We had wanted to explore Ethiopia for years since we knew it to be one of the oldest, most ethnically diverse countries in sub-Saharan Africa. Furthermore, its diverse natural beauty includes high mountains, deserts, forests and remote lakes and river basins. And the country’s people enthusiastically welcome foreign visitors. Earlier this year, Wild Frontiers Travel organized a custom itinerary that took us to many of the country’s most compelling places.
Initially, we followed the northern historical route, which includes major UNESCO World Heritage sites: Lalibela, a town featuring large, rock-hewn churches that date to the 12th century; Axum, once the center of a thriving ancient civilization; and Gondar, the country’s former capital. Besides having magnificent, 17th-century castles reminiscent of medieval Europe, Gondar is one of the best places to observe TImkat, a three-day event that celebrates the baptism of Christ. It’s Ethiopia’s most colorful religious festival.
In the Simien Mountains, a UNESCO World Heritage site north of Gondar, we explored the “rooftop of Africa,” the only place in the world that’s home to the endangered Abyssinian Ibex and thousands of grass-grazing Gelada monkeys. Other destinations, such as the Lake Tana and Gheralta regions, also feature magnificent scenery as well as old Ethiopian Orthodox churches and monasteries full of well-preserved, religious murals. Additional highlights in Ethiopia include Harar, one of the four holiest places in the Islam world; the Bale Mountains, wonderful for hiking and birdwatching; and the Omo River Basin where tribes use their bodies as canvases for art.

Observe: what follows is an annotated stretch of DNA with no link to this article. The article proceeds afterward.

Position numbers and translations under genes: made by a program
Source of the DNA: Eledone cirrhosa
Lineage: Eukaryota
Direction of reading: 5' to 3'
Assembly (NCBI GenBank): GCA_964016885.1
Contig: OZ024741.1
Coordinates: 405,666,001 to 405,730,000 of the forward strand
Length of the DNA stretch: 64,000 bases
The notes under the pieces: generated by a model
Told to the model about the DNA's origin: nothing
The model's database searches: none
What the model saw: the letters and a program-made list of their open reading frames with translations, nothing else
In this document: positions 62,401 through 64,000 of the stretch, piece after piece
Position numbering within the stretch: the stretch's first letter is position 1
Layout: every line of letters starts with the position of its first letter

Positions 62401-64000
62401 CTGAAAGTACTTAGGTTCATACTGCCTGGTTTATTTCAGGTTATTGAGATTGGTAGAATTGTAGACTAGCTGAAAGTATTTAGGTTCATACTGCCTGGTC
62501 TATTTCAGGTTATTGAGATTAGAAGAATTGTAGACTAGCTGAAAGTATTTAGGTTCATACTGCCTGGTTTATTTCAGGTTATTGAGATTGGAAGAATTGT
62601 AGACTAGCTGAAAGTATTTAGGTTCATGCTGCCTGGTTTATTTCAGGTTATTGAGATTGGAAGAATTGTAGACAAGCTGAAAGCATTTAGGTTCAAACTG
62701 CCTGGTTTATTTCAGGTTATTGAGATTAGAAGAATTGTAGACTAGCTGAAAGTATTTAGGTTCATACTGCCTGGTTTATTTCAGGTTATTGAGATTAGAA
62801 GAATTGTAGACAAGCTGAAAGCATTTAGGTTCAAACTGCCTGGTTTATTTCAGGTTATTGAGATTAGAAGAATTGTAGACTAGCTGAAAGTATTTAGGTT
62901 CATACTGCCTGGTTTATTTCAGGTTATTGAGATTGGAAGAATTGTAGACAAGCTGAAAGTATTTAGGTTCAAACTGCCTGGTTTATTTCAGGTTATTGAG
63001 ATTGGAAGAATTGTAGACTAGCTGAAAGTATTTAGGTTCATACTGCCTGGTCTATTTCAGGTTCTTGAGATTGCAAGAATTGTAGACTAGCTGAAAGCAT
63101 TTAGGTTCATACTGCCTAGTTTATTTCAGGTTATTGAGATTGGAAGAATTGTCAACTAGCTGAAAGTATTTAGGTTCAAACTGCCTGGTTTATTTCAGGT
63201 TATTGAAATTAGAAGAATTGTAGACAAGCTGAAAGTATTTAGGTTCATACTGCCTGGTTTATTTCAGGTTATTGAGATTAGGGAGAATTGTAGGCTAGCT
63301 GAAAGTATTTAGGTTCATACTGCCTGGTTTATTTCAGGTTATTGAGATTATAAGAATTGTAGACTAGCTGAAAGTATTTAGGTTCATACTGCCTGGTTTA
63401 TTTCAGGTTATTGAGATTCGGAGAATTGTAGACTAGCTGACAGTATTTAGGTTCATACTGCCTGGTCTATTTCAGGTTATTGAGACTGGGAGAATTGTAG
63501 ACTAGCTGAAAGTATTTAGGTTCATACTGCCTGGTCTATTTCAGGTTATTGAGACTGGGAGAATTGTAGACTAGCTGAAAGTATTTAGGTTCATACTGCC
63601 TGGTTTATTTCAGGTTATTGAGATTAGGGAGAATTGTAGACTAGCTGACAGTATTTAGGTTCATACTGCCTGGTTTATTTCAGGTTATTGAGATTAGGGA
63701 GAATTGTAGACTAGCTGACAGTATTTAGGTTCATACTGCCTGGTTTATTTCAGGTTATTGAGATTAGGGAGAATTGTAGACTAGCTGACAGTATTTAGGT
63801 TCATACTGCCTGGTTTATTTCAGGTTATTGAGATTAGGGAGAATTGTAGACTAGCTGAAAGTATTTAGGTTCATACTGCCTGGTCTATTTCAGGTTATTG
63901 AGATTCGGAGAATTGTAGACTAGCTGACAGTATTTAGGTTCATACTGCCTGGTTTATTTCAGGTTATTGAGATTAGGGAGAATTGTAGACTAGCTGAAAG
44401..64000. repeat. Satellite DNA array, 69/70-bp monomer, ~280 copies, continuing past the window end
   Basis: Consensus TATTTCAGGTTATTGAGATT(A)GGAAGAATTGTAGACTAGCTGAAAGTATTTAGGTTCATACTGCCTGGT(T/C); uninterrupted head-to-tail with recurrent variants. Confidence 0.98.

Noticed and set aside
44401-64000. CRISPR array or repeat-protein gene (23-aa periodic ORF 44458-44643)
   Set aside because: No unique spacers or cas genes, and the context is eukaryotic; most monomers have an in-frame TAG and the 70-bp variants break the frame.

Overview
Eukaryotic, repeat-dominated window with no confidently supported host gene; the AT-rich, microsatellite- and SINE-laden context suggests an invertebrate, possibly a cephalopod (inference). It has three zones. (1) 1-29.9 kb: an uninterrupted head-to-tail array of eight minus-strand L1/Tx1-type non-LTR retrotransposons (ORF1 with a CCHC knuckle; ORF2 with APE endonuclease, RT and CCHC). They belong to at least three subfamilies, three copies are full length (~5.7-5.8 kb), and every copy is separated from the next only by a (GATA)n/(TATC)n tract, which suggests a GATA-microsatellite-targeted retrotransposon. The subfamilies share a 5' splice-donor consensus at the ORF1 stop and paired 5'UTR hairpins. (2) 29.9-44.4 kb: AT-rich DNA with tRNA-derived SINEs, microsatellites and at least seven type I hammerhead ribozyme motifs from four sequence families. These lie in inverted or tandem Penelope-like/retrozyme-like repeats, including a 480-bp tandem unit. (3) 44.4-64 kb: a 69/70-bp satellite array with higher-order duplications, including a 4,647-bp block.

In the capital, Addis Ababa, we found beautiful churches and fascinating archeological and art museums, markets full of textiles and handmade crafts and restaurants offering excellent continental and Ethiopian cuisine. Popular nightclubs offer either jazz or Ethiopian dancing. In addition to the country’s strong, delicious coffee, we made a habit of tej, a honey wine that’s been consumed by Ethiopians for thousands of years.
Ethiopia appears to be an up-and-coming destination. New hotels and restaurants are opening, and roads in many areas are in good condition. The largest airport in Africa is on the drawing boards for Addis Ababa. And the national airline, considered by most people we met to be Africa’s best, offers excellent international and regional service. Also impressive is Ethiopia’s popular and progressive prime minister, Abiy Ahmed. He was awarded the Nobel Peace Prize for making peace with neighboring Eritrea and restoring freedoms in his own country after years of political and economic repression.